The top five are spending 25K per month, while another 15 are spending between 14K-18K and the remaining 5 are spending anywhere between 8K-14K. If you consistently see the same lawyers advertising on TV then it’s only common sense to assume it’s working.

As a rule of thumb, never spend less than the lowest spending lawyer and also keep in mind that the lawyers who are spending less, have more than likely been advertising the longest so in a sense, they have made somewhat of a TOPA, “top of mind awareness” in their market so they have the luxury of not having to spend as much as the younger lawyers who may have only started advertising within the past few years.

Trial Lawyers Strictly Disagree With the No Fault Insurance

It is just so sad that the well organized and well financed lawyer’s lobby does not consent the idea that no fault insurance plans are established in California to Rhode Island. According to the American Trial Lawyers Association, the ways of the lawyers are different from one another mainly because there is an argument as to whether or not allow people to recover from injuries without any certain amount to be given to them. The ones who are affected by these limitations are those victims who seriously try to settle claims without the help of the court and those who file a case to redeem damages. In fact, it was in Illinois wherein an amount of $100,000 was spent by the trial lawyers which resulted to an unsuccessful lobbying effort to kill the bill.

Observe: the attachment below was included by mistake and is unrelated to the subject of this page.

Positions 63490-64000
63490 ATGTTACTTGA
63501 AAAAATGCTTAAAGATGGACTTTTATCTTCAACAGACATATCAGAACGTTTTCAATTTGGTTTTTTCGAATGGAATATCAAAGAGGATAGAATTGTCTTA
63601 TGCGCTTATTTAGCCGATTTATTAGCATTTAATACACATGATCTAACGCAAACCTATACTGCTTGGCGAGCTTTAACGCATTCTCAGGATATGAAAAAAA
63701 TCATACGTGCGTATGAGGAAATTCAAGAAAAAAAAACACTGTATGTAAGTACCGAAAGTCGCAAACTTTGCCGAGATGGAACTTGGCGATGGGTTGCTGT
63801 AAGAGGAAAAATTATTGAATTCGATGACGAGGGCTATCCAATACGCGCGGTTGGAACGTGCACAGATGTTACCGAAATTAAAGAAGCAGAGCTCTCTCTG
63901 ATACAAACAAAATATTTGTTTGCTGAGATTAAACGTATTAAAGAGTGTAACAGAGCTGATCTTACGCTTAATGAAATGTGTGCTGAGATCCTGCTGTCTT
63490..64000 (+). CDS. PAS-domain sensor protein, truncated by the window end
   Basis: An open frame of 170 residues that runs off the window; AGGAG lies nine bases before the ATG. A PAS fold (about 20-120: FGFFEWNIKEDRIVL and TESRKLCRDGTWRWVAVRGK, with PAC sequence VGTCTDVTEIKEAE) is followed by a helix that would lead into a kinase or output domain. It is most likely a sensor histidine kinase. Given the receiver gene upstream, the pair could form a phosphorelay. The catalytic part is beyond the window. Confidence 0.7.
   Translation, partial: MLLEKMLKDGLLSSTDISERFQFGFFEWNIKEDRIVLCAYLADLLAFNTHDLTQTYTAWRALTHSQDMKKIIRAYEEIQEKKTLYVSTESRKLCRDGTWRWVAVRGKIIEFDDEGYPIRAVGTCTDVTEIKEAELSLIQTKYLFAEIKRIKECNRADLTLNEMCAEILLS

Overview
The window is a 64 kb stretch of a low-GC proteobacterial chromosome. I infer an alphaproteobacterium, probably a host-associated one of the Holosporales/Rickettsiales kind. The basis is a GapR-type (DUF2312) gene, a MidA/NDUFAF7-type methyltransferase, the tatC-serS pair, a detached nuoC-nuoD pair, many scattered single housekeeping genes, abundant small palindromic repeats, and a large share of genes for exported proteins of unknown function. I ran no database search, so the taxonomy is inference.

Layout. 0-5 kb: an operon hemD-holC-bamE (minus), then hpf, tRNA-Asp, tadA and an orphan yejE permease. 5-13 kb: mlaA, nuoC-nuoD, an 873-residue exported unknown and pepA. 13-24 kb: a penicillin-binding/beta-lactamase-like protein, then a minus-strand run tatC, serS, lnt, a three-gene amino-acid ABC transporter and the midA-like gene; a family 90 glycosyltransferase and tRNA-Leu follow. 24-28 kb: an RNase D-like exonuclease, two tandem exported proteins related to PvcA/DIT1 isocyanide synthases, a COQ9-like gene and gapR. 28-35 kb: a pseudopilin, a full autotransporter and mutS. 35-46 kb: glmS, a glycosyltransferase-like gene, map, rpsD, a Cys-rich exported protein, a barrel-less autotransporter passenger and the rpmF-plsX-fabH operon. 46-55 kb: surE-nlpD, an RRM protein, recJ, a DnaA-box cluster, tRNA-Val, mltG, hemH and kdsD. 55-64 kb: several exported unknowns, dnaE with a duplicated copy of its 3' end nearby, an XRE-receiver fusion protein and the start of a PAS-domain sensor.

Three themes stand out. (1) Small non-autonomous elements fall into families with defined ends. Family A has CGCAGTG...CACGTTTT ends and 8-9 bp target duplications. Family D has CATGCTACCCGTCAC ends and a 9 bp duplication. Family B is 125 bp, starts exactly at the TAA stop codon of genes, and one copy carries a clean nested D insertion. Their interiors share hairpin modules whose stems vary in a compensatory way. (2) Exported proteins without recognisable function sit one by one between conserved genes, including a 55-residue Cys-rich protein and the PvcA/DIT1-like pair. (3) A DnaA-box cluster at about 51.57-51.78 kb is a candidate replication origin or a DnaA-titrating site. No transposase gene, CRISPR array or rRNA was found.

The no fault proposal was then proclaimed as a law wherein afterwards, the Illinois Trial Lawyers Association filed a suit. The law has been recently declared unlawful by the State Supreme Court because it doesn’t include the welfare of some groups of accident victims. The pending no fault bills do a terrible thing, based on the argument of the group of lawyers in Arkansas and California because this refrain people from bringing their problems in the court. A pending bill was attacked by the state Trial Lawyers Association in New York wherein they said that this bill does not allow civil rights such as to sue and also it prevents lawsuits from recovering damages for injuries.

The individuals who do not share the same perspective as the trial lawyers do are beginning to come about. This opposition team is preparing to introduce in Congress a Federal Automobile Insurance Reform Act which would protect the tort damage lawsuit right, a more extreme ‘no fault’ that supporters want to remove. What the trial lawyers’ bill has is that it owns their customized no fault provision. What the new Federal government corporation will do is to provide auto accident victims with the rightful compensation taken from the national gasoline tax. All of them would receive something whether they were guilty or innocent or whether they were insured or not.

The court would deduct the amount collected from the government although the right to sue and collect from the guilty driver would be preserved. These guilty drivers are no longer threatened by the no fault idea, they just want to retain the wrong legal system and they see the no fault as a justifiable social welfare principle and not as an insurance gimmick said the general manager of the Trial Lawyers Association and professor of the Boston University Law School. He says the trial lawyers believe their proposed federal corporation would be able to pay 90 per cent of all personal injury auto claims in full out of gasoline tax revenues.